Only 0.11% returned a 404 status code which suggests that many site owners are keeping the domains live to try to earn money by charging for the removal of the link from that directory.

Site footprints

Google extensively use pattern matching to detect spam networks and looking at the list of domain names I have used for this data experiment it is clear to see that it does not take a team of Stanford PhD graduates to detect this. I started by looking for common “money” keywords in the domain names –

From our 5489 sites crawled –

  • 120 sites or 2% of all sites analysed contained the word “Submit”
  • 412 sites or 7.5% of all sites analysed contained the word “Free”
  • 330 sites or 6% of all sites analysed contained the word “SEO”
  • 883 sites or 16% of all sites analysed contained the word “Link”
  • 2486 sites or 45% of all sites analysed contained the word “Dir” *

*I used a wildcard for this term as we see many sites with dir instead of directory so wanted to cover both

So, as we can clearly see, a lot of these directory owners used keyword rich URLs to try and get their sites ranked for terms such as “free directory submit” etc but this does leave their sites exposed to the axe of Google.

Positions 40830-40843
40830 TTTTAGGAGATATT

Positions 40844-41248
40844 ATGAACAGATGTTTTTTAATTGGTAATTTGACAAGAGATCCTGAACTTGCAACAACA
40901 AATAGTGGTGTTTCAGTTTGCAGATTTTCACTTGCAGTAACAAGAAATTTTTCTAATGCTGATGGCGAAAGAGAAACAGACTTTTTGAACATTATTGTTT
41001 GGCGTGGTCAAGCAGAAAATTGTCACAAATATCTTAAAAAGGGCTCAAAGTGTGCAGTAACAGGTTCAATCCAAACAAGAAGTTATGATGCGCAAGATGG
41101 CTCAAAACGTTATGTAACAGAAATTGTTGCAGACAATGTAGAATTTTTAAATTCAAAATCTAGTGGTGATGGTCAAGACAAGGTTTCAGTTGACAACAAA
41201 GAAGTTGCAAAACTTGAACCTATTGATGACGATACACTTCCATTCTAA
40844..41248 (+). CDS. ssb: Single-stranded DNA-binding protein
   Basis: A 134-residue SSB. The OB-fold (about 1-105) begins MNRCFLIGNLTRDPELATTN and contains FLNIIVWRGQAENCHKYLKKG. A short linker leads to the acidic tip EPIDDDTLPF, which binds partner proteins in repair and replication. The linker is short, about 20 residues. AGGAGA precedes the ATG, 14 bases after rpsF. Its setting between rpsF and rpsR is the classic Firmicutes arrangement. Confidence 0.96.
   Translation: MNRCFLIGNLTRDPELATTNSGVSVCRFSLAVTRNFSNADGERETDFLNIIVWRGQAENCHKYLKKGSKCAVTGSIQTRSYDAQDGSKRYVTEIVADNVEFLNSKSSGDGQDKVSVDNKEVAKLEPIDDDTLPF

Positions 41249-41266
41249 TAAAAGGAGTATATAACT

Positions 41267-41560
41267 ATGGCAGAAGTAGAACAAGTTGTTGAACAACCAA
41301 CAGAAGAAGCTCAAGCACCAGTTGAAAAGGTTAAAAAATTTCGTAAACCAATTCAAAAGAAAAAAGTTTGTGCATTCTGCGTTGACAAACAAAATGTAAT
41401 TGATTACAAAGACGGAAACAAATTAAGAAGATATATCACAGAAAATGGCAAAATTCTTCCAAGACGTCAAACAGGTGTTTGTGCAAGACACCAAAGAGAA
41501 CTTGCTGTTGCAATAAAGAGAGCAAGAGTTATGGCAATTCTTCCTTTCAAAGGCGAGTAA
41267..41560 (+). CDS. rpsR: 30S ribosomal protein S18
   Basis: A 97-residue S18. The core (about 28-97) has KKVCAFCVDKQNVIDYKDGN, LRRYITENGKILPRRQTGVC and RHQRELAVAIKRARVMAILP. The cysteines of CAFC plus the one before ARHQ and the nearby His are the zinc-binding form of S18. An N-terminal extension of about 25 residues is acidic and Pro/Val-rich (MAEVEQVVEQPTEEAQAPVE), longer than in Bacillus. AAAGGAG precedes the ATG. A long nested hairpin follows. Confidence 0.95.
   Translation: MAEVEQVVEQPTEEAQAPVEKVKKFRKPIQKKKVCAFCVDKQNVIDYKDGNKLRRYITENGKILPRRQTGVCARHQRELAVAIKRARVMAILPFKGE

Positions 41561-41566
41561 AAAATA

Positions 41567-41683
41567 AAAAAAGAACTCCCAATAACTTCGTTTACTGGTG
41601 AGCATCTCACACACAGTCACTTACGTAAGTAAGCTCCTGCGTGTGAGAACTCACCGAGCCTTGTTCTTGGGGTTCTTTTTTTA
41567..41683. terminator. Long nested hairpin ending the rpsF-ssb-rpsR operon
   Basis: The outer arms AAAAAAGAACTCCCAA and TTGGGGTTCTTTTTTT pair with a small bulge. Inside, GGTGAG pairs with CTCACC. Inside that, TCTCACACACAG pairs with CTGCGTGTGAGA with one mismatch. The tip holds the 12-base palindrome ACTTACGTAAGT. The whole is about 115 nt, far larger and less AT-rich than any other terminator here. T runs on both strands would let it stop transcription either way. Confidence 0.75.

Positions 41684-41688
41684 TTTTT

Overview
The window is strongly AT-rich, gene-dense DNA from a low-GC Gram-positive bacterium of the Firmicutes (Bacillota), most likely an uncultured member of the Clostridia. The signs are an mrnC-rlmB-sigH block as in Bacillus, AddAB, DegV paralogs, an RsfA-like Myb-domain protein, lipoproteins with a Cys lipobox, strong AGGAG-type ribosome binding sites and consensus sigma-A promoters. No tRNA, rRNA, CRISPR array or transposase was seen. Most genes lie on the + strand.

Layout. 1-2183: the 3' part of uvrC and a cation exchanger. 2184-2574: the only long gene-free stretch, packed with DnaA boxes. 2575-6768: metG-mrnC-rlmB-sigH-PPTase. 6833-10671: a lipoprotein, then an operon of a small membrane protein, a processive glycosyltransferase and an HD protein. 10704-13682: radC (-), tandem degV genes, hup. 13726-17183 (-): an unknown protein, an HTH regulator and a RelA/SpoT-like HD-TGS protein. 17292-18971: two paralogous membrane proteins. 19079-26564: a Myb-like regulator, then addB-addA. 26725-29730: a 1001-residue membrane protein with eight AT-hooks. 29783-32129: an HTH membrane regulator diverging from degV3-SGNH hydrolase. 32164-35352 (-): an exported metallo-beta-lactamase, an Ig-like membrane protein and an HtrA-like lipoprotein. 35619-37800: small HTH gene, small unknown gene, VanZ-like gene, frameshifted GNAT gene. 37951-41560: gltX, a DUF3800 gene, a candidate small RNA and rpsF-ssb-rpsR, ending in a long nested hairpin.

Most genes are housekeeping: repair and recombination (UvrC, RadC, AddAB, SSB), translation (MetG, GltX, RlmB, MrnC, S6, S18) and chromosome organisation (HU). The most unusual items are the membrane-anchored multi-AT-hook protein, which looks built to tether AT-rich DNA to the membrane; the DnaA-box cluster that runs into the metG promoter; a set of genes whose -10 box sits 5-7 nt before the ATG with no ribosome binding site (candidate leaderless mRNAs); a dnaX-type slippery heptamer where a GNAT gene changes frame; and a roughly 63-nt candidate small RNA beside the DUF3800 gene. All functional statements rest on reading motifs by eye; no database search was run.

TLD of the directories


The aim of the game pre-penguin with directory links and running a network of web directories was always to create as many as possible in as short a time with as low a cost as possible.

Naturally in this scenario we expect to see more .info than we do .co due to the economics of 0.99p for a .info domain vs £30 for a .co per year

An overview of the breakdown is –

  • .com – 54.2%
  • .info – 19.9%
  • .net – 8.55%
  • .org – 6.72%
  • .biz – 0.95%

I was surprised to see so many .com’s but I guess this allowed the directory owners to target the whole world rather than using a localised TLD like that may only appeal to sites targeting the UK or another country.

Links to directory sites

Whilst experiencing the flashbacks to the days of reciprocal linking I also wanted to consider what links these directories have coming into them. For the purpose of this post I used raw link counts provided by the MajesticSEO API

The site with the most links had 122,042,447 links – WOW – that is a lot of links. The site with the least had 0 links!

On average, from my dataset a directory has 208,235 inbound links! I have a few anomalies in my dataset and I also have 40 sites with 0 links, 1 with 122 million and all amounts in between

Flow Metrics from MajesticSEO

MajesticSEO’s flow metrics are used heavily in this office so I wanted to include these in my analysis

  • The average CitationFlow of a directory in our dataset – 13.58
  • The average TrustFlow of a directory in our dataset – 5.69
  • The site with the highest flow metrics – TrustFlow = 63, CitationFlow = 62